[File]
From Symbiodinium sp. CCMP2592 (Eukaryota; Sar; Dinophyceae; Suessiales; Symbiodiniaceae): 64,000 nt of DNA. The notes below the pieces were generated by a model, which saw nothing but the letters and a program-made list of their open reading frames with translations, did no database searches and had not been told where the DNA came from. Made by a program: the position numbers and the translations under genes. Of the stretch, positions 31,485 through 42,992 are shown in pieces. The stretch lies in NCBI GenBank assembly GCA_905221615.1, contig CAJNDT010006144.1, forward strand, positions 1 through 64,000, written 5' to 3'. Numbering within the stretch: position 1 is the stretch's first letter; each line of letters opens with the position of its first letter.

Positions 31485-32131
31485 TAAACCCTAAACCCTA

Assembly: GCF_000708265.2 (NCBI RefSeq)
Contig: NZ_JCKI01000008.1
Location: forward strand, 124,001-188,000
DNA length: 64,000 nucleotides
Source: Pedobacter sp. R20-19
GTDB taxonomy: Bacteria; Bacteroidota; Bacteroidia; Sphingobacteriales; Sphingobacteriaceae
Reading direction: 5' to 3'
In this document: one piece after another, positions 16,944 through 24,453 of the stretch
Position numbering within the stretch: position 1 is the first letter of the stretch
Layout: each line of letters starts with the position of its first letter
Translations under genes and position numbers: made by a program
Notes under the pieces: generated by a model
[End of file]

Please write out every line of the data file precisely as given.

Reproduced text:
From Symbiodinium sp. CCMP2592 (Eukaryota; Sar; Dinophyceae; Suessiales; Symbiodiniaceae): 64,000 nt of DNA. The notes below the pieces were generated by a model, which saw nothing but the letters and a program-made list of their open reading frames with translations, did no database searches and had not been told where the DNA came from. Made by a program: the position numbers and the translations under genes. Of the stretch, positions 31,485 through 42,992 are shown in pieces. The stretch lies in NCBI GenBank assembly GCA_905221615.1, contig CAJNDT010006144.1, forward strand, positions 1 through 64,000, written 5' to 3'. Numbering within the stretch: position 1 is the stretch's first letter; each line of letters opens with the position of its first letter.

Positions 31485-32131
31485 TAAACCCTAAACCCTA

Assembly: GCF_000708265.2 (NCBI RefSeq)
Contig: NZ_JCKI01000008.1
Location: forward strand, 124,001-188,000
DNA length: 64,000 nucleotides
Source: Pedobacter sp. R20-19
GTDB taxonomy: Bacteria; Bacteroidota; Bacteroidia; Sphingobacteriales; Sphingobacteriaceae
Reading direction: 5' to 3'
In this document: one piece after another, positions 16,944 through 24,453 of the stretch
Position numbering within the stretch: position 1 is the first letter of the stretch
Layout: each line of letters starts with the position of its first letter
Translations under genes and position numbers: made by a program
Notes under the pieces: generated by a model